MP blasts Coalition over dumped integrity bill

Helen Haines slammed the government for not legislating on a federal anti-corruption body.

Helen Haines slammed the government for not legislating on a federal anti-corruption body. Photo: AAP

Independent MP Helen Haines has slammed the Morrison government for not bringing on debate on a federal anti-corruption commission, labelling it a broken promise.

The Coalition had pledged to set up a Commonwealth integrity body at the last election.

However, Attorney-General Michaelia Cash told Senate estimates on Tuesday the federal government would not progress with its proposal this term.

Ms Haines, who brought forward her own proposal for an integrity body to parliament last year, said she was disappointed by the delay.

“The Australian people have been hearing from the Morrison government now for three years that a federal integrity commission was on the way,” she told ABC Radio on Wednesday.

“There is a majority of MPs on the floor of the House of Representative who’d like to debate my bill, because there is no government bill to be debated.”

Despite Liberal MP Bridget Archer crossing the floor last year to bring on debate on Ms Haines’s proposal for the commission, the debate did not proceed due to a technicality.

Senator Cash told estimates the government’s plan for a commission would not go ahead during this term of parliament because it was unlikely to be supported by other parties.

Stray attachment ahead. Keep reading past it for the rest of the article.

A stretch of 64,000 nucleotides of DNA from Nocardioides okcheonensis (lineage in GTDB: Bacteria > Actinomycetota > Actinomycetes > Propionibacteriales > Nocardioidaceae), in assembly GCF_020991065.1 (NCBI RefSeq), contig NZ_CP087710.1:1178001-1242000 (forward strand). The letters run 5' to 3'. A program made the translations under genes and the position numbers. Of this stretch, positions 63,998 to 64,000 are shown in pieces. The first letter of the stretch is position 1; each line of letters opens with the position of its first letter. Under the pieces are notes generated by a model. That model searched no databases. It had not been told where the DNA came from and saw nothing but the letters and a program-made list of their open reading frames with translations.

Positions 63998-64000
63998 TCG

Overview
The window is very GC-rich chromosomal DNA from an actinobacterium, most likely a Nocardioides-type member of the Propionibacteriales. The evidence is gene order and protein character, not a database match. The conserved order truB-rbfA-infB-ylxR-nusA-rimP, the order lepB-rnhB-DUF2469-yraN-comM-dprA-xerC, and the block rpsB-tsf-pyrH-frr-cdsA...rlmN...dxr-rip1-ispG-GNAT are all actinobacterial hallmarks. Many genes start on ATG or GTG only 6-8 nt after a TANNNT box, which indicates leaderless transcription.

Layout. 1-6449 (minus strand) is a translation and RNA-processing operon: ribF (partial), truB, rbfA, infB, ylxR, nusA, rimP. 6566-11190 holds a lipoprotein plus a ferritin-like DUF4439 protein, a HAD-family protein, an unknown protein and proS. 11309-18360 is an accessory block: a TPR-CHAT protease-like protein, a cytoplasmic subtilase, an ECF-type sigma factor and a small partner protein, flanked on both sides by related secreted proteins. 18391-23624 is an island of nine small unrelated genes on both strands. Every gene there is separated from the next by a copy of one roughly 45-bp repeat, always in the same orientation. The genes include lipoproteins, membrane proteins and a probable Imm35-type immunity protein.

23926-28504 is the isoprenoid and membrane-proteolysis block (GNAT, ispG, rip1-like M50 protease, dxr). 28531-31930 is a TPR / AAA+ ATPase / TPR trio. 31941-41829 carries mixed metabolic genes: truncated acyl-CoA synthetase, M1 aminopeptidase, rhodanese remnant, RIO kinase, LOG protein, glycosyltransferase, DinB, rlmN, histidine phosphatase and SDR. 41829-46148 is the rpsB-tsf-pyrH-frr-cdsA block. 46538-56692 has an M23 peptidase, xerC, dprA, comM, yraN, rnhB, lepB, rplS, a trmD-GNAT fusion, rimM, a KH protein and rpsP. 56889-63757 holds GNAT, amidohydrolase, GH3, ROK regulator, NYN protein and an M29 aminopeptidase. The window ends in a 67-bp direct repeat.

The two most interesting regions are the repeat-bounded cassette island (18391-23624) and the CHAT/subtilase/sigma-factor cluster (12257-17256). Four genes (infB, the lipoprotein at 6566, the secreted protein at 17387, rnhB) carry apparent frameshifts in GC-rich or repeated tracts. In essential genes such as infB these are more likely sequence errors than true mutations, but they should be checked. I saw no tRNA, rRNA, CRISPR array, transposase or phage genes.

“The reality is the Australian Greens and the Labor Party do not support that model,” she said.

“At this point in time, we won’t be proceeding with it because [Labor] do not support it, and we’ve always said we would require bipartisan support.”

Ms Haines said the government’s proposal for the commission was nothing more than an exposure draft.

She criticised the government for not bringing on debate on the issue.

“It’s nonsense … because the government have numbers in the House, what they don’t have is the numbers in their own ranks to support their model of an integrity commission,” she said.

“I don’t think anybody is buying this line that the Attorney-General and the Prime Minister are running.”

Ms Haines said the more than 300 people and bodies who made submissions on the integrity commission would be entitled to feel ripped off.

“This is very disingenuous, and to say now that we’ve run out of time in this parliament is really, absolutely outrageous,” she said.

There is just one sitting week left of federal parliament after the current sitting session.

The last sitting week will also include the federal budget.

The election must be held by May 21.


Topics: Helen Haines
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